The obligate intracellular parasite Toxoplasma gondii exploits cells of the immune system to disseminate. Upon T. gondii-infection, γ–aminobutyric acid (GABA)/GABAAreceptor signaling triggers a hypermigratory phenotype in dendritic cells (DCs) by unknown signal transduction pathways. Here, we demonstrate that calcium (Ca2+) signaling in DCs is indispensable for T. gondii-induced DC hypermotility and transmigration in vitro. We report that activation of GABAAreceptors by GABA induces transient Ca2+entry in DCs. Murine bone marrow-derived DCs preferentially expressed the L-type voltage-dependent Ca2+channel (VDCC) subtype Cav1.3. Silencing of Cav1.3 by short hairpin RNA or selective pharmacological antagonism of VDCCs abolished the Toxoplasma-induced hypermigratory phenotype. In a mouse model of toxoplasmosis, VDCC inhibition of adoptively transferred Toxoplasma-infected DCs delayed the appearance of cell-associated parasites in the blood circulation and reduced parasite dissemination to target organs. The present data establish that T. gondii-induced hypermigration of DCs requires signaling via VDCCs and that Ca2+acts as a second messenger to GABAergic signaling via the VDCC Cav1.3. The findings define a novel motility-related signaling axis in DCs and unveil that interneurons and DCs share common GABAergic motogenic pathways. T. gondii employs GABAergic non-canonical pathways to induce host cell migration and facilitate dissemination.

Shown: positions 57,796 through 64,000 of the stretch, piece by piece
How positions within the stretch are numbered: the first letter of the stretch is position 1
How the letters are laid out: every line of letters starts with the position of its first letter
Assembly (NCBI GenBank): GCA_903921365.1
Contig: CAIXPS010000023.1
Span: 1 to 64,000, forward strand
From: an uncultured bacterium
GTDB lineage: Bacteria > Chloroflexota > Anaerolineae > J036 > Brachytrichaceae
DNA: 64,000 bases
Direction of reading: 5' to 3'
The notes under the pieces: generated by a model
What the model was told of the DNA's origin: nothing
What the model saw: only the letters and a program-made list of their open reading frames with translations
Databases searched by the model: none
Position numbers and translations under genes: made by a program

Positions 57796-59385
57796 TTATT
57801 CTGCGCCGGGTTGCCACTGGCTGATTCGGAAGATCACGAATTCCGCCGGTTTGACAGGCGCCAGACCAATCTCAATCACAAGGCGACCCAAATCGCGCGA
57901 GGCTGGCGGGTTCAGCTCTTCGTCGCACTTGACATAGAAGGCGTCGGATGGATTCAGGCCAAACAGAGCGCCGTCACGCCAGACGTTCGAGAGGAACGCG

Kanatani, S., Fuks, J. M., Olafsson, E. B., Westermark, L., Chambers, B., Varas-Godoy, M., … Barragan, A. (2017). Voltage-dependent calcium channel signaling mediates GABAAreceptor-induced migratory activation of dendritic cells infected by Toxoplasma gondii. PLoS Pathogens, 13(12). https://doi.org/10.1371/journal.ppat.1006739